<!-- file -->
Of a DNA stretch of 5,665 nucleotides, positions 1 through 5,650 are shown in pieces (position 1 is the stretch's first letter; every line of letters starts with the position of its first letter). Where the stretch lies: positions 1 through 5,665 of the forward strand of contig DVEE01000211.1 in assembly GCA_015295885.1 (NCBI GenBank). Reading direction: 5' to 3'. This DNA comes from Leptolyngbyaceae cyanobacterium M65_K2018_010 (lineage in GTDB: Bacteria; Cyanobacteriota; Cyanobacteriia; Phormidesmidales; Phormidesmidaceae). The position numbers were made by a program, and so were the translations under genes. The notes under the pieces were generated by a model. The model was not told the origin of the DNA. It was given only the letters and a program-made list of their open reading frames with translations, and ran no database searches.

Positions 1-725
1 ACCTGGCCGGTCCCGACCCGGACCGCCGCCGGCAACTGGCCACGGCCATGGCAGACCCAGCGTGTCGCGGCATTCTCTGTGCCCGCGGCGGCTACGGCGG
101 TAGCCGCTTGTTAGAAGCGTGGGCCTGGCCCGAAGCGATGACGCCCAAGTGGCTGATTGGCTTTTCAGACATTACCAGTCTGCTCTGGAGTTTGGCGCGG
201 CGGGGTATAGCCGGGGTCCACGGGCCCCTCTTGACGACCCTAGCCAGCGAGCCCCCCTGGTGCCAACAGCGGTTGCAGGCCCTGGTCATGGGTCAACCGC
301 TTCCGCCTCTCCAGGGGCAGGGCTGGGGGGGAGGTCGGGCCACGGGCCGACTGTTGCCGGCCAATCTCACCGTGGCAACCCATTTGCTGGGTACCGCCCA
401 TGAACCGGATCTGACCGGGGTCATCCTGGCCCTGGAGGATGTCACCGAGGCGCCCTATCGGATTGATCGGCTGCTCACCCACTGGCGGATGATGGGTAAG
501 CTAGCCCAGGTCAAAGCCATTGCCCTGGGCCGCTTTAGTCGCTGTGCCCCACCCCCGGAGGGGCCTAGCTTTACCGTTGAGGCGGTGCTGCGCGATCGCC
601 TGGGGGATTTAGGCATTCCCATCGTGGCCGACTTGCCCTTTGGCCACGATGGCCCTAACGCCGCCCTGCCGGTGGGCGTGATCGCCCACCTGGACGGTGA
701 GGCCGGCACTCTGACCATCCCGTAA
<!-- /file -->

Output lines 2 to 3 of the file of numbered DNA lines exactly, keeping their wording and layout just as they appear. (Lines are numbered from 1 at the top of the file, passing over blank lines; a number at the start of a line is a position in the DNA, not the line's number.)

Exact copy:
Positions 1-725
1 ACCTGGCCGGTCCCGACCCGGACCGCCGCCGGCAACTGGCCACGGCCATGGCAGACCCAGCGTGTCGCGGCATTCTCTGTGCCCGCGGCGGCTACGGCGG